Lindsey Lusson 16:40
Right, right. You don’t want to be the mommy at the birthday party not having cupcakes with all the kids or around the campfire and not having this s’mores. Kids pick up on stuff pretty quickly. Absolutely. “No, mommy doesn’t eat sweets. Why does mommy not eat sweets?” Oh, well, mommy’s always trying to lose weight or mommy’s always, you know, talking this way about her body, you’re talking this way about other people’s bodies. And yeah, I mean, it doesn’t take a rocket scientist to pick up on some of these thoughts and behaviors. And there’s so many listeners who have a past have an eating disorder or disordered eating, they want to model a good relationship with food for their kid. And they want all the tips and tricks on how to do it. And I just want to say that it starts with you, like it starts internally, regardless of what your intentions are about what you’re trying to model. If you are deeply struggling with your relationship with food, there will be subtleties that come out, that you’re not going to be able to control. And so I love this as a motivator. And I’m so proud of you for like, you know, the progress that you’ve made.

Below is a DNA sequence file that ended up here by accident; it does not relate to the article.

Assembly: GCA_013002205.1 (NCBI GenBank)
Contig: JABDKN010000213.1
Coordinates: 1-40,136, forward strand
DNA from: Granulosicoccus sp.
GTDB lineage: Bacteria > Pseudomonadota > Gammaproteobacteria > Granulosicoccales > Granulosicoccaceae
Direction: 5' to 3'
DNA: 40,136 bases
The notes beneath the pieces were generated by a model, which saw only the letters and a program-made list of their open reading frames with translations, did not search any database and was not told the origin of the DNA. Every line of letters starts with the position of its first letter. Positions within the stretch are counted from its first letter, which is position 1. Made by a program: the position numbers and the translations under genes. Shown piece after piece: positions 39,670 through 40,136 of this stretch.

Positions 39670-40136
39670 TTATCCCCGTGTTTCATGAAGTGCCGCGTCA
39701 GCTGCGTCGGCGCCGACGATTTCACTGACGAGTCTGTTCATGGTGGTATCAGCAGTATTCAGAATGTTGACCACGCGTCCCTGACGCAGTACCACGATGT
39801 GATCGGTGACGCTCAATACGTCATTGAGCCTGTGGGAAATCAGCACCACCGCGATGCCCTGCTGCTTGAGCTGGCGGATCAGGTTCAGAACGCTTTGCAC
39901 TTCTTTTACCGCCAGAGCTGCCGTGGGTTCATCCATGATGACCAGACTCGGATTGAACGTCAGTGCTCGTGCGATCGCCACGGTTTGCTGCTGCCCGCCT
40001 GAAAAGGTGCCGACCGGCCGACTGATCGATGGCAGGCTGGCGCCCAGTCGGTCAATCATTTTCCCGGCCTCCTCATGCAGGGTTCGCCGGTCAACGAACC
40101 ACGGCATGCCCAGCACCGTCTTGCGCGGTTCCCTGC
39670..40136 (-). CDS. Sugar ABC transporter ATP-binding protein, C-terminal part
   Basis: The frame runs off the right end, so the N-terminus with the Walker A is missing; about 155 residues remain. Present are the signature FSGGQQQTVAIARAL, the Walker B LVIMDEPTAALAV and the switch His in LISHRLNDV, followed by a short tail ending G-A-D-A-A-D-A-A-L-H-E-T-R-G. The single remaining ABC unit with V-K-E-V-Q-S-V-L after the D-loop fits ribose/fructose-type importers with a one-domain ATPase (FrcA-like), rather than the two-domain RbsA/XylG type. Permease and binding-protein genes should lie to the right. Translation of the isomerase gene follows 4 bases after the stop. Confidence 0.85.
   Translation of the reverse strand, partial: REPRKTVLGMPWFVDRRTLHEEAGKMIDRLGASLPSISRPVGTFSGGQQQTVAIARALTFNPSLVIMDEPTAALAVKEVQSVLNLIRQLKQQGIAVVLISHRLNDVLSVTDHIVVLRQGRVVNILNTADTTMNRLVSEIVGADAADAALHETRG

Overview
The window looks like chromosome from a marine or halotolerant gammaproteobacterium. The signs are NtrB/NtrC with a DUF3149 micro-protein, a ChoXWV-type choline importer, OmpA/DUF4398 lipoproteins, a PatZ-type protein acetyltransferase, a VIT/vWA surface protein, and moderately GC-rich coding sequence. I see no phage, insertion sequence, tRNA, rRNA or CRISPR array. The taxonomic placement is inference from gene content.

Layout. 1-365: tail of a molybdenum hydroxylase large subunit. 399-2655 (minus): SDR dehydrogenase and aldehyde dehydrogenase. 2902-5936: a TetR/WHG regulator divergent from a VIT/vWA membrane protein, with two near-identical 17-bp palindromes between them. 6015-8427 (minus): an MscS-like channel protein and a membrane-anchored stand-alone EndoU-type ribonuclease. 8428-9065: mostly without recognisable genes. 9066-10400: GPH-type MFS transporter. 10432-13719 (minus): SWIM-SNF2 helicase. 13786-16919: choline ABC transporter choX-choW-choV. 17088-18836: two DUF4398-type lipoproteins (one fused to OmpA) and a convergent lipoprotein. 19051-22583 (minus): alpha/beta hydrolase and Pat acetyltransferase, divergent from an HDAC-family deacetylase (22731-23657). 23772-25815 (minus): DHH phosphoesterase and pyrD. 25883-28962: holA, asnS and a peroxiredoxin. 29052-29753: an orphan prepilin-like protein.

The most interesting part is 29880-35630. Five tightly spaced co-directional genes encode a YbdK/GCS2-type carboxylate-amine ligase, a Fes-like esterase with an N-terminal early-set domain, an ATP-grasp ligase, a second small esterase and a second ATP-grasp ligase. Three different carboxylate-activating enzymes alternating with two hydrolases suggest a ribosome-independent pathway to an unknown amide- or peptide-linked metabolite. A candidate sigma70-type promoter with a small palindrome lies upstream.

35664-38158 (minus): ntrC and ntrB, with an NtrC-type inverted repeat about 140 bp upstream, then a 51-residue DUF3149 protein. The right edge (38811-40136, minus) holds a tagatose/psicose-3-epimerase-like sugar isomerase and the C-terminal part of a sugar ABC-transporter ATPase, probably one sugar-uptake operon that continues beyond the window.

Thank you and absolutely, the relationship with exercise as well. You know, that was a huge barrier for me. I was waking up before 5am every morning to go work out no matter what, you know, I had to get that in, I had to get that in. And I just think now about like how many slow mornings, I would miss with my kids and just like enjoying that and being present and not always being stressed about what time of day am I going to get my workout in. And that was something that I honestly feared, like looking into the future for like my postpartum self. Like, I know what they will say, you know, like the recommendation for how long you’re supposed to take from exercise after you have a baby. And I was always like, “oh, yeah, that won’t be me”. Like, I’ll be able to get back into it sooner. And I look back at that girl and I’m like, “what?”
Lindsey Lusson 18:39